He promised to keep it to an hour and actually wrapped it up in about 55 minutes. He then had his assistant collect our forms while we were eating our salads and promptly left us to enjoy our outstanding meals. Probably the second most enjoyable one I've been to! :beer
I am not a lawyer, accountant or financial advisor. Any advice or suggestions that I may provide shall be considered for entertainment purposes only.

bsteiner
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Re: free dinner investing seminar

Post by bsteiner » Thu Oct 11, 2018 3:03 pm

FIREchief wrote:
Thu Oct 11, 2018 2:48 pm
...
Looks like he wanted 1% AUM to "help" people, which would not include the kickbacks he would get from referring clients to financial advisors, estate lawyers, insurance/annuity salespersons, etc. ...
Lawyers aren't allowed to share fees with nonlawyers.

If you go to the free dinner seminar and you're the one who buys the annuity, the living trust, the timeshare, or the bridge, you paid for the free dinners for everyone else in the room. Perhaps the same applies if you give them enough assets to invest for 1% a year.

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FIREchief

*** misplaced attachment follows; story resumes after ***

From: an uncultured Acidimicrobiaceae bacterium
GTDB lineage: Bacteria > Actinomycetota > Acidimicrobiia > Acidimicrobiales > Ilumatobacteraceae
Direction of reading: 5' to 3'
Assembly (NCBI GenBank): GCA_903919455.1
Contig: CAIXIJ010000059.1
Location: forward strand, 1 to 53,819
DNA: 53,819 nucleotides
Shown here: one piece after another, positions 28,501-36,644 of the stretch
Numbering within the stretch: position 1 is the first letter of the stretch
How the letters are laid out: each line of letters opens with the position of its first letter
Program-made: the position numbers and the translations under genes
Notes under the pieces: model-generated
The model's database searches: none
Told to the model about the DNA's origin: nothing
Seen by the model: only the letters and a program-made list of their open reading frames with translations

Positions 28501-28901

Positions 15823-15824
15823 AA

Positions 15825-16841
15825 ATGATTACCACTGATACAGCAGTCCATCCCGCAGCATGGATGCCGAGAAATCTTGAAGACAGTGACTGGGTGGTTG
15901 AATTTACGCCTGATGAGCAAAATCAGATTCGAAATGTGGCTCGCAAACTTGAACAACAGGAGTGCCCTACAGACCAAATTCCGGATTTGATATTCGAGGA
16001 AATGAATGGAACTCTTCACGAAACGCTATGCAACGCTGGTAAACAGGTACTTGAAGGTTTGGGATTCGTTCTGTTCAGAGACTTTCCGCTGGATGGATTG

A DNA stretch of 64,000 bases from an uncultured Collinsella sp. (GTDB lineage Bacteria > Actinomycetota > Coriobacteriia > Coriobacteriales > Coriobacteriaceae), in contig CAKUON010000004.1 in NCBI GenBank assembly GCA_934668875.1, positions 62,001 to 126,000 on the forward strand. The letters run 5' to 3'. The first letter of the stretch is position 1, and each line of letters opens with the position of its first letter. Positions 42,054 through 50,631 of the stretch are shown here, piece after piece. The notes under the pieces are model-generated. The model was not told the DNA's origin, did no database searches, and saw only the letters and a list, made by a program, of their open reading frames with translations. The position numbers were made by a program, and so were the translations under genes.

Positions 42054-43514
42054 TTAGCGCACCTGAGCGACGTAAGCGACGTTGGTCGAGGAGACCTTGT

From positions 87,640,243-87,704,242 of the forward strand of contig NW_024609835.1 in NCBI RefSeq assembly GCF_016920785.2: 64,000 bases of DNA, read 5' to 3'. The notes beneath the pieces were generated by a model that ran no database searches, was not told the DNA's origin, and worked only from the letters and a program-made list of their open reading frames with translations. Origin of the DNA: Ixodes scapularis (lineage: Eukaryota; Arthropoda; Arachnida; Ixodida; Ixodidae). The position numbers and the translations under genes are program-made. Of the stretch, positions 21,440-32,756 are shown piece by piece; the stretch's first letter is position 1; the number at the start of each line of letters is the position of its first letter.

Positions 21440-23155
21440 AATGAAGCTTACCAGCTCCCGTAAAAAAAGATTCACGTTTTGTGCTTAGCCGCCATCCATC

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Re: free dinner investing seminar

Post by FIREchief » Thu Oct 11, 2018 3:16 pm

bsteiner wrote:
Thu Oct 11, 2018 3:03 pm
FIREchief wrote:
Thu Oct 11, 2018 2:48 pm
...
Looks like he wanted 1% AUM to "help" people, which would not include the kickbacks he would get from referring clients to financial advisors, estate lawyers, insurance/annuity salespersons, etc. ...
Lawyers aren't allowed to share fees with nonlawyers.

If you go to the free dinner seminar and you're the one who buys the annuity, the living trust, the timeshare, or the bridge, you paid for the free dinners for everyone else in the room. Perhaps the same applies if you give them enough assets to invest for 1% a year.
Good clarification Bruce. When I used the word "kickbacks," my intended meaning wasn't strictly financial. I believe (based upon personal experience and the experiences of others) that a lot of these "partnerships" (that was the word the presenter used), take the forms of two way referrals and other such practices that are beneficial for the businesses. It seems to be common practice in my area.